B.C. artists honoured for their work in applied design

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      A Vancouver ceramics artist and a Vancouver shoemaker are among four winners of the Carter Wosk B.C. Creative Achievement Awards for Applied Art & Design.

      Kelly Austin's ceramic works are found in restaurants and homes.

      On her website, she writes that her work "investigates form, surface, colour and systems of relationships" and how "hard and reduced forms are partnered with soft, satin-matt glazed surfaces and muted tones".

      "I am committed to the tradition of wheel throwing within ceramic practice, but am interested in abstracting the familiar vessel form," she adds.

      Kelly Austin's ceramics can be seen in this video.

      Renée Macdonald founded Westerly Handmade Shoes in 2012. On her website, she states that all of her products are made by hand.

      "I am a great believer in the importance of keeping the old world trades alive, and  a lover of all things beautiful and finely crafted," she writes.

      Westerly Handmade Shoes are a reminder that old trades can thrive in the 21st century.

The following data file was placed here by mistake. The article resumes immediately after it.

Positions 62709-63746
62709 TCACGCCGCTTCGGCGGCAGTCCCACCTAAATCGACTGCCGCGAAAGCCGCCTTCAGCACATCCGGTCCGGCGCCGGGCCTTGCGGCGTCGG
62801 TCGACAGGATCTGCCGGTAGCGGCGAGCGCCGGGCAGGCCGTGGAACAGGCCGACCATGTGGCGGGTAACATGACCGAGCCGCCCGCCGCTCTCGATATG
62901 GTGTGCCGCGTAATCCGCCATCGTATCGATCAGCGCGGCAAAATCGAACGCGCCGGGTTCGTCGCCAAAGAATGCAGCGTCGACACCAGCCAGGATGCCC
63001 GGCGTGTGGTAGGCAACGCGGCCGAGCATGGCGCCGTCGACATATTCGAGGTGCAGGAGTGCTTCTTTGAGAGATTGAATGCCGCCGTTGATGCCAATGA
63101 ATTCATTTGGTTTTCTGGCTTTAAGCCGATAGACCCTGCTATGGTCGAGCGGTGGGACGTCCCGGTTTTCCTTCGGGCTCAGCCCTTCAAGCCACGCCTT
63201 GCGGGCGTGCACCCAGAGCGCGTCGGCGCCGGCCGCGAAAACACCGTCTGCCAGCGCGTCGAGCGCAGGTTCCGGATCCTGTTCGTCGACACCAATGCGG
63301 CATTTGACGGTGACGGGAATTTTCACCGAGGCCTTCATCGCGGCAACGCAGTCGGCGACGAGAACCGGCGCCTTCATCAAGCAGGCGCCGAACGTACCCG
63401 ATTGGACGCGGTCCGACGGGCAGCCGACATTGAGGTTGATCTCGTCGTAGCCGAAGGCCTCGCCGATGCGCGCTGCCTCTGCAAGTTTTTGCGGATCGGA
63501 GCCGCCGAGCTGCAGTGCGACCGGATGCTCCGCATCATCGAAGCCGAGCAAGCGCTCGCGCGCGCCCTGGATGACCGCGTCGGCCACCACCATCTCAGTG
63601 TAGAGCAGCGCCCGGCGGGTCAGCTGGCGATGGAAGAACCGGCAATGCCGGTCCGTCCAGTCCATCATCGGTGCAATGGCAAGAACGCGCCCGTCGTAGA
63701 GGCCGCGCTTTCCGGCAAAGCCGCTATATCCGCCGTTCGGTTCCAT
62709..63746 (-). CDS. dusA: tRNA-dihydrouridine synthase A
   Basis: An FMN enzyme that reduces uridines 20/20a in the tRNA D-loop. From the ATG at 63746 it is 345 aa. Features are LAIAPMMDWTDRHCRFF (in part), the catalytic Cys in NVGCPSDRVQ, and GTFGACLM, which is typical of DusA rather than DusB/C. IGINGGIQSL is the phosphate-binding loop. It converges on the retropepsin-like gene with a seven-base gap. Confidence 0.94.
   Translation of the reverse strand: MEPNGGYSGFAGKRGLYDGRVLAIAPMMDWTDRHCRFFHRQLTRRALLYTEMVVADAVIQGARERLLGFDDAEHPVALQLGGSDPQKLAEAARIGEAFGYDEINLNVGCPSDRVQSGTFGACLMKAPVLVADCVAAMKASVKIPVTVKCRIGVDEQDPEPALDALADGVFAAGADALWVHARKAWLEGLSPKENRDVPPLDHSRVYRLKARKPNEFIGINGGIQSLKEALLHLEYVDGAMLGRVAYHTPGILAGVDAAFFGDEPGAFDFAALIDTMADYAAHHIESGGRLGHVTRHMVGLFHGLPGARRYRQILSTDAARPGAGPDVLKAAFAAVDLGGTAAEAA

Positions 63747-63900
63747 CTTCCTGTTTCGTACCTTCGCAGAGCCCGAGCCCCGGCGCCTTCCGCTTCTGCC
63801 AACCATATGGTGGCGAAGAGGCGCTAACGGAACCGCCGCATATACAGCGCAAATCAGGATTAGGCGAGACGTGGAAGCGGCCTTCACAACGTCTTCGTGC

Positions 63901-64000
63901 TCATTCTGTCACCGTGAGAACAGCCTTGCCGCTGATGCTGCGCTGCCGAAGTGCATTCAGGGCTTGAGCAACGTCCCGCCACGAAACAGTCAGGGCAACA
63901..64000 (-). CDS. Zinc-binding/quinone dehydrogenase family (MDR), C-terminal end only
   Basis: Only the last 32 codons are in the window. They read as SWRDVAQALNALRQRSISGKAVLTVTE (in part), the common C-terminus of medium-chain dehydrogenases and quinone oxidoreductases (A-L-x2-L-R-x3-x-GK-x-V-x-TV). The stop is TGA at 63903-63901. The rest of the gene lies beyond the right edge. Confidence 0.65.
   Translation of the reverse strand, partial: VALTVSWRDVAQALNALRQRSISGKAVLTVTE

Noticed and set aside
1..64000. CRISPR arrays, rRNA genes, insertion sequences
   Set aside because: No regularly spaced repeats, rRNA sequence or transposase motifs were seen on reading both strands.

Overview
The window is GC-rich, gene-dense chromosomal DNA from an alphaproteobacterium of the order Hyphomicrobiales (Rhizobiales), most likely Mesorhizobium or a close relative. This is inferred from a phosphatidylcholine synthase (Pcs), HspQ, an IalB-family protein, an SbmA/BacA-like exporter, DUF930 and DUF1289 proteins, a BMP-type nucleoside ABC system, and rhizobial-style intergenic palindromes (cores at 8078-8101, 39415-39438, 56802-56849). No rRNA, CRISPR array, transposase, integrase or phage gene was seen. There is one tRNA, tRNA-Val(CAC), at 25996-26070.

A third winner is Hornby Island sculptor and basket maker Alastair Heseltine.

      He's a willow farmer and his art reflects rural life.

      Alastair Heseltine makes elaborate baskets on Hornby Island.

      The prizes are named after Emily Carr University of Art + Design professor emeritus Sam Carter and philanthropist and academic Yosef Wosk.

      The 2015 B.C. Creative Achievement Award of Distinction went to North Vancouver-based technical-apparel designer Arc'teryx.

      In an article in last week's Georgia Straight, Jack Christie reported that the company had won the "Gear of the Year" award from Outside magazine for its Rethel ski jacket.

      Skier Sarah Frood wears Arx'teryx as she glides down the Horstman Glacier.